Three Steps to Protecting Your Most Valuable Information

Startups have many options for protecting the intellectual property on which their product or service is based, but they also face risks of losing the opportunity to protect themselves. Early stage companies, like the ones we spoke with at a recent hack/reduce event, are particularly vulnerable to well-funded and well-informed companies exploiting their lack of intellectual property protection and launching competitive software that uses strikingly similar technology, systems or processes.

Before unveiling new software, whether it’s doing a small demo for select early customers, announcing a private beta or launching a fully tested commercial product, startups should take these steps to protect their most valuable information:

1. Identify opportunities for keeping intellectual property confidential

Information that is not publicly available or discernable through use of a product or service may be considered a trade secret.  However, simply keeping such information from the public is often not sufficient to claim trade secret protection. Startups should restrict access to information they want to be able to claim as a trade secret by, for example, using security measures such as encryption, log files, and password locks. Any public disclosure of these assets can nullify trade secret status and the data may no longer be protected. As such, trade secret protection is not as useful for products where the public can understand the underlying functions, such as software that is easy to reverse engineer or that uses industry standard techniques.

2. Understand the patent landscape before meeting a lawyer

While there are numerous online resources and lawyers that help startups through the patent process, startups can help themselves by first understanding the patent activity in their field.  To gauge whether an invention may be ripe for patent protection, startups should consider the three questions that determine patent eligibility:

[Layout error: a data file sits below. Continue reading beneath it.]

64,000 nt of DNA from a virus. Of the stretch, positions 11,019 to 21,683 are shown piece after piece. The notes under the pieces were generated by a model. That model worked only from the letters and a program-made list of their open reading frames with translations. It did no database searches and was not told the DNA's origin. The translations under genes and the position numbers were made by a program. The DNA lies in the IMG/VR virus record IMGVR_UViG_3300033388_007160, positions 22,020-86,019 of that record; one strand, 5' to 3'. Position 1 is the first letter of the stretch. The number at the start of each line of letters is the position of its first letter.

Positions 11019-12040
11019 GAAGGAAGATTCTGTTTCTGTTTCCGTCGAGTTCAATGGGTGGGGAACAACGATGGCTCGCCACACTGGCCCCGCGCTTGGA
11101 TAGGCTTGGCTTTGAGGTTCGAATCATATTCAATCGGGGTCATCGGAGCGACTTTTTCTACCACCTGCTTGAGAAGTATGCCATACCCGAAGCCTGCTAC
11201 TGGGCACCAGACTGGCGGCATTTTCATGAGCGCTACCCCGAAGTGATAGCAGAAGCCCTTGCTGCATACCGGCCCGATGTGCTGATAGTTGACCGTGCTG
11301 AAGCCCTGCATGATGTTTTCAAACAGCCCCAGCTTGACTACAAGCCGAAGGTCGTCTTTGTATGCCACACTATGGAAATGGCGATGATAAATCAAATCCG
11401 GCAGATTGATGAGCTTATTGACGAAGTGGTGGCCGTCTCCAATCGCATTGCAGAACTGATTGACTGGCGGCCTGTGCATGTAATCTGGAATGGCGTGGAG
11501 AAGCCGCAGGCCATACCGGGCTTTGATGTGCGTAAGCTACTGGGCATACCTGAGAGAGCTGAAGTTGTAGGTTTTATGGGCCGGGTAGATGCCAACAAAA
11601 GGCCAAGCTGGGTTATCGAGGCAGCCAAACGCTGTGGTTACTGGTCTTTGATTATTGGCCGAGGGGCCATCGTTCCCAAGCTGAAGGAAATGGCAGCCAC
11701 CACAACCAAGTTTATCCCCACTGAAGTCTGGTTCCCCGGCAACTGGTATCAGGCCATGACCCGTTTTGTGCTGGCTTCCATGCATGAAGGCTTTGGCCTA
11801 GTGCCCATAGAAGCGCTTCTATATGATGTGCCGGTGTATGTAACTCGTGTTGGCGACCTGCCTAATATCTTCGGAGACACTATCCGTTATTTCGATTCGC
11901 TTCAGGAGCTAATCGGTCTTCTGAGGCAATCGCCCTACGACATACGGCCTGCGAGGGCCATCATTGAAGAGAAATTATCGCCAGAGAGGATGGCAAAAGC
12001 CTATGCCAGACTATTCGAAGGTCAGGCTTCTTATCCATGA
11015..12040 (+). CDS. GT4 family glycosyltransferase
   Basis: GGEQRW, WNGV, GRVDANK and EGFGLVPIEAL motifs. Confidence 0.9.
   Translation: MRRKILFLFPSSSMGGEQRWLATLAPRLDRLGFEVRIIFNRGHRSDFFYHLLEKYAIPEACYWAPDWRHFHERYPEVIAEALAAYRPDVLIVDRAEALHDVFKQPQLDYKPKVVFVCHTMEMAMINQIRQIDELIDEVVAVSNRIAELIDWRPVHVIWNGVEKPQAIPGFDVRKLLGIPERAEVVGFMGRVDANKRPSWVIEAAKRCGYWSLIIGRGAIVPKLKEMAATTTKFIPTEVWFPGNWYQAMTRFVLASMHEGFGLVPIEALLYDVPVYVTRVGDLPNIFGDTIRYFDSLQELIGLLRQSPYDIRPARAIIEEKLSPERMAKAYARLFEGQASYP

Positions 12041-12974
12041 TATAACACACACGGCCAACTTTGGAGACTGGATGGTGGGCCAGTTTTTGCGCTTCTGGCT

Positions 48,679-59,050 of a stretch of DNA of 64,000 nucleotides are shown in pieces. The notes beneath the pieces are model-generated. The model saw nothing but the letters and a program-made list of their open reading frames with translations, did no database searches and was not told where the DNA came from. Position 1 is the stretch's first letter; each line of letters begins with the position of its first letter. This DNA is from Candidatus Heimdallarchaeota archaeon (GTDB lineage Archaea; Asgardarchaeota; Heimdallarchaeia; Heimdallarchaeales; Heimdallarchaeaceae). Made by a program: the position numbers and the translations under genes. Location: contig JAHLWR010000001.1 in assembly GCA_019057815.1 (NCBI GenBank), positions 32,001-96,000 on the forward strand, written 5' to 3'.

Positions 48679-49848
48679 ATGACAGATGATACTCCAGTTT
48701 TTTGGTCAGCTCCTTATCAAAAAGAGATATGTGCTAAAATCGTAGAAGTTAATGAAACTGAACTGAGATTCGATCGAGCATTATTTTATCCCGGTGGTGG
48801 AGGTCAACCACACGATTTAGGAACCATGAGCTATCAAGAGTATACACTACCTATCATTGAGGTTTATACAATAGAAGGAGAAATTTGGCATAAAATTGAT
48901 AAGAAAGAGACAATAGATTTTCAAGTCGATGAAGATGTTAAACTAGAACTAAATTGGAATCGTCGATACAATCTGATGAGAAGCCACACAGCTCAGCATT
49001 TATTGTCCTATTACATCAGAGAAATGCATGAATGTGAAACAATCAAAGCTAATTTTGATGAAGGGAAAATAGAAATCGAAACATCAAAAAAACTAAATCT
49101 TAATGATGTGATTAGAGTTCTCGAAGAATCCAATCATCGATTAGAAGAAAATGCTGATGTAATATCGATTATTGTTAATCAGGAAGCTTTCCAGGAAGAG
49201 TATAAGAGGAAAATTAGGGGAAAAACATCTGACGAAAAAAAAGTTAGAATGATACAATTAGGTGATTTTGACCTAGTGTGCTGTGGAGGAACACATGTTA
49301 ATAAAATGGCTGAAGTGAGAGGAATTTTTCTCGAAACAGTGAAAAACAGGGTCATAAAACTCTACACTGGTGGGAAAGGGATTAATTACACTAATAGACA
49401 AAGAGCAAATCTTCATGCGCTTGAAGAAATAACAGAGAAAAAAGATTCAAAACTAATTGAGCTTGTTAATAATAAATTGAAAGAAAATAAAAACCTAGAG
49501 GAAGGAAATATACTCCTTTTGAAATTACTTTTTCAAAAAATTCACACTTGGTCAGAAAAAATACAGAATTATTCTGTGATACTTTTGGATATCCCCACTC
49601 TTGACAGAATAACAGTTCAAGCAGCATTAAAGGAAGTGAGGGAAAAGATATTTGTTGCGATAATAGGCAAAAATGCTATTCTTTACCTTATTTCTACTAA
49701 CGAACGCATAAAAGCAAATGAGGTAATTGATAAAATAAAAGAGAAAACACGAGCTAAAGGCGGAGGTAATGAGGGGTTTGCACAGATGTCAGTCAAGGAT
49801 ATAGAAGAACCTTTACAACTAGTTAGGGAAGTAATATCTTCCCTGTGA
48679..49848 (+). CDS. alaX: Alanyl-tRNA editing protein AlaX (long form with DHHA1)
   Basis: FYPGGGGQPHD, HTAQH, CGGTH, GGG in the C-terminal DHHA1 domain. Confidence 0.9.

Eligible subject matter is currently a hot topic in software patent law, and current cases such as CLS Bank International v. Alice Corp illustrate that judges are still struggling to determine what constitutes patent eligible subject matter. Greater clarification is expected when the Supreme Court rules on this case later this year, but the current approach is that software that embodies an innovative idea and consists of more than the execution of merely mental functions is generally patentable. You can read more about this in an earlier blog post by Goodwin Procter associate Suhrid Wadekar, Protecting Ideas Expressed as Software.

3. Don’t forget to file early

The America Invents Act was fully implemented on March 16, 2013, converting the U.S. patent law from “first-to-invent” to a “first inventor-to-file” system. This means that startups interested in protecting their intellectual property are best served by filing for a patent as soon as they have sufficiently developed their invention and can described the invention in such terms that others in the field would be able to practice the invention.  The America Invents Act also provides startups the opportunity to challenge other patents through a number of mechanisms  that they do not believe should have been issued.  For example, a “post-grant review” may be requested within nine months of the issuance of a patent, and an inter partes review may be sought after the nine month period.

If your startup has questions about protecting intellectual property, you’re welcome to contact us at

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